Baghdad (AKI) -- An armed Iraqi group has in recent days begun targeting Christians in the residential al-Doura neighbourhood of Baghdad, according to an interior ministry source quoted by the pan Arab daily al-Sharq al-Awsat. Information obtained during probes and the interrogation of various terror suspects arrested last week indicate that this group is linked to al-Qaeda and is made up of 200 militiamen, most of them foreigners.
The terror formation has threatened with death any Christian in the mainly Sunni area. To combat the presence of what appears to be an al-Qaeda-linked cell, the Baghdad security forces last week began a series of raids, backed by US combat helicopters, which led to the arrest of various elements of the group.
In a recent interview with Adnkronos International (AKI) a Christian parliamentarian in Iraq's Kurdistan region warned that Christians in the country face mounting threats.
"Thousands of Christian families are being told to leave the country or convert to Islam or pay the jizyah (a tax traditionally imposed on non-Muslim men in Islamic states)," said the parliamentarian, Romeo Hakkari, an ethnic Assyrian of the Chaldean Church - a Roman Catholic oriental rite denomination.
According to Hakkari, who heads the House of the Two Rivers Democratic Party, which promotes the rights of Assyrian-Chaldeans, many Christians living in Mosul and Baghdad have fled those cities and sought refuge either in remote parts of Iraqi Kurdistan or abroad after receiving threats from Islamists.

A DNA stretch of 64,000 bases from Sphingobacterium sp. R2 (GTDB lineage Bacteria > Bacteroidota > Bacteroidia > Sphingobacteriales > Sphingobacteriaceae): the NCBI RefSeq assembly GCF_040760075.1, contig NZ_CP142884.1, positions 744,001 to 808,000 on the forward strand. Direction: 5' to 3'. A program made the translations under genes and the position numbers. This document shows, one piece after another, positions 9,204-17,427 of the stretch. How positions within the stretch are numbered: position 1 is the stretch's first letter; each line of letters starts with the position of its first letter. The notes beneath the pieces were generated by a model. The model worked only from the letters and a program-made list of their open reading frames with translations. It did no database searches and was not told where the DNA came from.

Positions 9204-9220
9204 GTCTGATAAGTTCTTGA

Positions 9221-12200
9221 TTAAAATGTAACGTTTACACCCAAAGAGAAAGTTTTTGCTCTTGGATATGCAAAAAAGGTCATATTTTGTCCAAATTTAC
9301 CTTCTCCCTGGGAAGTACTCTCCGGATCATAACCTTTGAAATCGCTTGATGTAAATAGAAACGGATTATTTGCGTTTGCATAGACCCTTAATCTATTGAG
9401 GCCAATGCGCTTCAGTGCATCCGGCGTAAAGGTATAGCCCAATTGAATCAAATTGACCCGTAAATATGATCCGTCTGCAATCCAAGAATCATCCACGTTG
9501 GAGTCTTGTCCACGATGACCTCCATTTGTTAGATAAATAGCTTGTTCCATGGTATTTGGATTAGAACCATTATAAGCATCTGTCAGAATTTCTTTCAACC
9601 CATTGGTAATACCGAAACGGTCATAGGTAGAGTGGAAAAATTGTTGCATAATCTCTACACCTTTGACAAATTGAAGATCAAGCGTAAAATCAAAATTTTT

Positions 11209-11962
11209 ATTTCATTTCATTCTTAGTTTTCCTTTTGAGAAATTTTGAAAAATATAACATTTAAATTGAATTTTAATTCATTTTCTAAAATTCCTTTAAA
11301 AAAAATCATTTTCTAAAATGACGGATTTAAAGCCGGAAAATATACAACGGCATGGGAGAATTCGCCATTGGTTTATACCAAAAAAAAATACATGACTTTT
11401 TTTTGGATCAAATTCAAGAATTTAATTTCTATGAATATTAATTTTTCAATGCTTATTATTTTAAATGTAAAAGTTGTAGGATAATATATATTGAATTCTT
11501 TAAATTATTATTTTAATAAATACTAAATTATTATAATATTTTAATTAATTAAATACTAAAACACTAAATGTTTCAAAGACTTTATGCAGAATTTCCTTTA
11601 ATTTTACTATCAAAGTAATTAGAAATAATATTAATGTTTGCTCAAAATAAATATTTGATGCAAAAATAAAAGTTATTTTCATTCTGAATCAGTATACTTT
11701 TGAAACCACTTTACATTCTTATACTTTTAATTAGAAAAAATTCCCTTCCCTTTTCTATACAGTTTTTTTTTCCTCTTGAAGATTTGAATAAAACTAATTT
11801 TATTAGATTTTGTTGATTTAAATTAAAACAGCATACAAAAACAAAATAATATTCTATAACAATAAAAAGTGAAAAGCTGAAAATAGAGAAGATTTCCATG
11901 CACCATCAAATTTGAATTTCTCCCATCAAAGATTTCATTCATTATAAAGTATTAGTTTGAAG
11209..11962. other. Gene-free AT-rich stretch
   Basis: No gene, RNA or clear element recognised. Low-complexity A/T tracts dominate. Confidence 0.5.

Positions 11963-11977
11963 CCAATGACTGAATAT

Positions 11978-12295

He cited the example of pamphlets, purportedly distributed by the al-Qaeda-linked "Islamic State of Iraq" group that threatened to kill Christians if they did not abandon the city.
The Muslim extremists have also tried to revive the jizyah practice, which forced non-Muslism people "of the Book" (Christians and Jews) to buy protection from the authorities by paying the tax.
"Since the fall of Saddam Hussein's regime Christians in Iraq, and in particular Baghdad have faced persecution for the first time in the history of this country," Hakkari told AKI.
Iraq's Christian community was estimated to number nearly half a million or about 5 percent of the country's population on the eve of the 2003 US-led war that toppled Saddam.
Thousands of Iraqi Christians who comprise a variety of churches - Assyrian Orthodox and Assyrian Catholic; Syrian Orthodox and Syrian Catholic; Armenian Orthodox and Armenian Catholic; Greek Orthodox, Latin Catholic, and Protestant denominations - have since fled the strife-torn country